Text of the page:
I spent the wee hours of June 2nd with a very loud stomach, and an even louder butt. For the previous week and a half or so I'd been eating no meat and on this particular occasion I'd prepared a new veggie chili recipe I found on the internet. Most of the chili had been eaten on Sunday, leaving about a bowl and half in the pot. I didn't see much point in putting half a bowl back in the refrigerator, so I ate all that was left and ended up farting so much throughout the night that I barely slept. If the sound of the farts didn't wake me either the rumbling in my tummy or the smell would.
The next day I called out of work exhausted from my restless and very fragrant night. I looked forward to what I hoped would be a quiet day at home reading Absolute Sandman Volume IV and maybe mowing the yard, both of which would happen after several naps. None of these things were in the cards. Mom called between 10 and 11 in the morning, asking if she could come over. She hardly ever comes over, and certainly never is feeling froggy enough to invite herself. Taking care of all three of her parents, her dogs and working doesn't afford her much opportunity to get into my neck of the woods. I had to take her up on the offer. It's always nice when the parents stop through and I don't have to go to them.
Mom and I sat around talking, playing music and with the dogs until about four-something in the afternoon. Just as Mom was getting ready to leave Jessica pulled in, and we all stood around in the driveway until I suggested that my extremely pregnant wife get off her feet. We moved things back into the living room, and not a whole lot later Anissa arrived also. We all had a good time talking it up until it was time for people to get moving and Jessica and I to run to the grocery store. Things were very casual, the day was beautiful, family was together in a way that doesn't happen often and all of this was made possible by my explosive veggie chili which allowed me to be home for Mom in the first place. The world was a very comfortable place that day.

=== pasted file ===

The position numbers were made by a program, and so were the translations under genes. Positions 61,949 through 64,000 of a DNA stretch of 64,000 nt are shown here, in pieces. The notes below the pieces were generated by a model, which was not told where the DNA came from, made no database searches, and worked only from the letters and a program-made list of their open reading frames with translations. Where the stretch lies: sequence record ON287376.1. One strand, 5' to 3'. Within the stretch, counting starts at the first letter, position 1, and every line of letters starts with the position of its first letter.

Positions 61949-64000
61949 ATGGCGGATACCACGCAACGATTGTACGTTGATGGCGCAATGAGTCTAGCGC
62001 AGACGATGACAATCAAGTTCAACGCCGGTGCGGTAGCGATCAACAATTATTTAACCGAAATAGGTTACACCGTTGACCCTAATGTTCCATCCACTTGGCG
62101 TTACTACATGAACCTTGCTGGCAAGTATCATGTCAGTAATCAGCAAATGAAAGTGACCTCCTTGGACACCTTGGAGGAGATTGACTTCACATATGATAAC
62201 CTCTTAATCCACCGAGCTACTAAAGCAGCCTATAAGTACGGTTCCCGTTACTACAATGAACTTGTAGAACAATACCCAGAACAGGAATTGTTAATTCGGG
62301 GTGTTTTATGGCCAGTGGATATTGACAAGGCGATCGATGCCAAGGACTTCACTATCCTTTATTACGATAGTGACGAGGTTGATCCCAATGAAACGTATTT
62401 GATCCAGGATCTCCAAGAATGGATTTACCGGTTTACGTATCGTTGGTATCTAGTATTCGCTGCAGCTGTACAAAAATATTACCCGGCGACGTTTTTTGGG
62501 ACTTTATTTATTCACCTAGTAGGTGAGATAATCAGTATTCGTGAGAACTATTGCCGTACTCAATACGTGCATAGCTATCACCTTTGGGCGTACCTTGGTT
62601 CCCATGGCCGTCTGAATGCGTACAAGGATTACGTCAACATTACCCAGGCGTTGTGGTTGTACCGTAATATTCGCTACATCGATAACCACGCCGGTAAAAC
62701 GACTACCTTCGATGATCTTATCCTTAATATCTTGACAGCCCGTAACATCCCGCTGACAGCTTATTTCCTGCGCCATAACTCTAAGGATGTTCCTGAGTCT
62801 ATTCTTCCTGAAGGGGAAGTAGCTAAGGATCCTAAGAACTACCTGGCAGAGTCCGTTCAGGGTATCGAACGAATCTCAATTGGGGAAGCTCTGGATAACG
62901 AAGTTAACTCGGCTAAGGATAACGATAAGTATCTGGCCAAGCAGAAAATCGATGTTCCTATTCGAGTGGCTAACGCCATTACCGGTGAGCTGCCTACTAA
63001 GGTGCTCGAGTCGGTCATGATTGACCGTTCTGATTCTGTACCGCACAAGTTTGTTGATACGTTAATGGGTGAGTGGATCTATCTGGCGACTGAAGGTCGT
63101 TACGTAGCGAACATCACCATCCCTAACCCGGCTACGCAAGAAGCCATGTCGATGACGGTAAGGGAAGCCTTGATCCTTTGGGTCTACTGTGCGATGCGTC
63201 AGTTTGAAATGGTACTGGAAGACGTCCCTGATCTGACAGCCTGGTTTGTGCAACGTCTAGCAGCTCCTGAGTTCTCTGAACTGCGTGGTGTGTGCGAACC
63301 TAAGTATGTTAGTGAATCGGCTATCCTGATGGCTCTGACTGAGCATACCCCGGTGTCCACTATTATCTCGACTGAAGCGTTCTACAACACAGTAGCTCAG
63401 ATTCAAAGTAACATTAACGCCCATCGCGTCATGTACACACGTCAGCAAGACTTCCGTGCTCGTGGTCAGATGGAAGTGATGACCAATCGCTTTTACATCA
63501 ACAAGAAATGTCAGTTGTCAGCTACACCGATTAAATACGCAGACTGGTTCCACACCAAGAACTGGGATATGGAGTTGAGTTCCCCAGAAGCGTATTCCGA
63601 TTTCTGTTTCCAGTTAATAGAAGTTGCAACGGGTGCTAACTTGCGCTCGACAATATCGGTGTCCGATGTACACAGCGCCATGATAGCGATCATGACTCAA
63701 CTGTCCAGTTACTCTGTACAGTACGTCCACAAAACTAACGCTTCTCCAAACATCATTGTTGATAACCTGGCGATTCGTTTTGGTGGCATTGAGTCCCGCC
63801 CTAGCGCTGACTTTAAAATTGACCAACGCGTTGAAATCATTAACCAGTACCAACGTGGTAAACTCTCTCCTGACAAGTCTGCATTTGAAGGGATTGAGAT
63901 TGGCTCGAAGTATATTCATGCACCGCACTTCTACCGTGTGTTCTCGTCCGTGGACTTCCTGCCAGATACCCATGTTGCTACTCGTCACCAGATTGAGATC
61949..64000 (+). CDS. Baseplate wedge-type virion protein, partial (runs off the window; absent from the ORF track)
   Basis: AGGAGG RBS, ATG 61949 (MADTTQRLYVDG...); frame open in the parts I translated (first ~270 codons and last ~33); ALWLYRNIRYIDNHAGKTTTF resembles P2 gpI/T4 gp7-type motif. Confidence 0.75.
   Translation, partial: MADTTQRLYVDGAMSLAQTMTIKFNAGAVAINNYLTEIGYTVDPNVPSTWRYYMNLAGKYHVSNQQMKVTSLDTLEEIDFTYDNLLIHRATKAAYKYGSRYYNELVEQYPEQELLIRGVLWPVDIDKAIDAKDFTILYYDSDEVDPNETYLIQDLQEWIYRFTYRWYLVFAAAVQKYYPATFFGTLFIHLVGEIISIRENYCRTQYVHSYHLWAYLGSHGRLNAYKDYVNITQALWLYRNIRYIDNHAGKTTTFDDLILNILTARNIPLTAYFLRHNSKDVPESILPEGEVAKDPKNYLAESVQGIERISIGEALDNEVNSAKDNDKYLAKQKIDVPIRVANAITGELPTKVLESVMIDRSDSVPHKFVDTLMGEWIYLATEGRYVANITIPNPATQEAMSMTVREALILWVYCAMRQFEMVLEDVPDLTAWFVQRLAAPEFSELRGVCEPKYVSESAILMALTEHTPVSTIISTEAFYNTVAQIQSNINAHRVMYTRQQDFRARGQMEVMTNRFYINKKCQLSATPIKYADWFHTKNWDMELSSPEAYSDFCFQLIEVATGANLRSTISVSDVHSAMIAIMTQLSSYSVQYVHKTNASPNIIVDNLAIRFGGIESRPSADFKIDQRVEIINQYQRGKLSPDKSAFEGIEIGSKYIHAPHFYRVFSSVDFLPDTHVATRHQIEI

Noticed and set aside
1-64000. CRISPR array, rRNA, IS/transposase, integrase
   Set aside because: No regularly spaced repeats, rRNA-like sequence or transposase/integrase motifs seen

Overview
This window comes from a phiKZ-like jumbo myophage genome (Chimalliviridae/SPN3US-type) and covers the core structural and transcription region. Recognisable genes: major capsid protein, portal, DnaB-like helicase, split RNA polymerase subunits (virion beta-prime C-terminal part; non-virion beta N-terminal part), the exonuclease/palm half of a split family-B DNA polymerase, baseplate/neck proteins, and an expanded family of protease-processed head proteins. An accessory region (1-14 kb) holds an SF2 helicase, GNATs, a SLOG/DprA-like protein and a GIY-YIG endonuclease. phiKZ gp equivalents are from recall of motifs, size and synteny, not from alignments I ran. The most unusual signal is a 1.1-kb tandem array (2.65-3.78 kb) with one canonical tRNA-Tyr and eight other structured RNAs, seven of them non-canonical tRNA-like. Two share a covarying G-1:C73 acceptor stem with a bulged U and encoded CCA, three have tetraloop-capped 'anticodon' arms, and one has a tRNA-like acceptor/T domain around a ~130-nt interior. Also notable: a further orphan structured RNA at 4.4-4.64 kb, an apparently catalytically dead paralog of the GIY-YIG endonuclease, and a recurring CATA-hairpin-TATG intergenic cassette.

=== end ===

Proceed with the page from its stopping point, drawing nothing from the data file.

When Jessica and I returned from the grocery store she headed upstairs to call her brother Josh whose call she had missed while we were shopping. Since she was going to be lying in the bed for a few minutes anyway I decided to go downstairs and practice U2's “New Year's Day” on the drums. I had been running through the song three times a day every day for almost three weeks, working out little nuances and such. On this particular day I had decided I would start running an iPod through the stereo downstairs so that I wouldn't have to wear headphones and Jessica could hear the whole song, not just the drums. I turned the stereo up as loud as it would go and banged out three adequate but unimpressive run-throughs, then hopped upstairs to check on Jessica. When I went into the bedroom she told her brother that I was done practicing and that she was going to get off the phone so we could start making dinner. When she hung up she told me that she though her water had just broken.
I asked if she was sure and had her describe it to me. I don't remember everything she said, but it amounted to the possibility that she was simply a little leaky, which is something that isn't uncommon for pregnant women. I suggested that we call the doctor before we freaked out and made a move. Jessica seemed a bit embarrassed to call the doctor to ask if her water had really broken. Anyone that knows Jessica would not be surprised at this. I countered that if this wasn't really game time and we showed up at the hospital, she would be much more embarrassed. Jessica rose from the bed, moved to the bathroom and sat on the toilet. At this point it became much more obvious that her water had actually broken and the clock started. This was about 8:30. We called the doctor's office, and they paged the doctor. In the meantime, we put dinner on hold and I got some packing done. We were really excited, grinning like idiots and saying how much we loved each other. I posted to Twitter to stay tuned while Jessica and I discussed the plan if the doctor said to come on. When the doctor called back, he said to come in the next couple of hours and that they would induce labor if contractions hadn't started by then. This was about 9:00 pm.
We called Anissa at La Terraza and let her know Jessica was heading in. We packed, got the dogs situated, got ourselves situated, repacked, ran back into the house for stuff we forgot, over-packed and rolled out. We drove to Wendy's to grab some food since we hadn't had dinner, then to Wal-mart for batteries to power our camera and audio recorders. In the middle of all this we called our parents. The Marths were in Minnesota and said they would leave in the morning. My mom seemed a little confused at first, no doubt disoriented by the hour and also the fact that she had virtually just seen us. Dad was asleep when I called and mumbled something about talking to me in the morning. I told Jessica that he wouldn't even remember we had talked, which is what usually happens when I wake him up with a phone call. I made a mental note to call again in the morning. Once immediate family was out of the way, I started at the top of my phone contacts and just went down the list calling everyone in there that would care to be called at 10pm. We got to the hospital just a little before 11.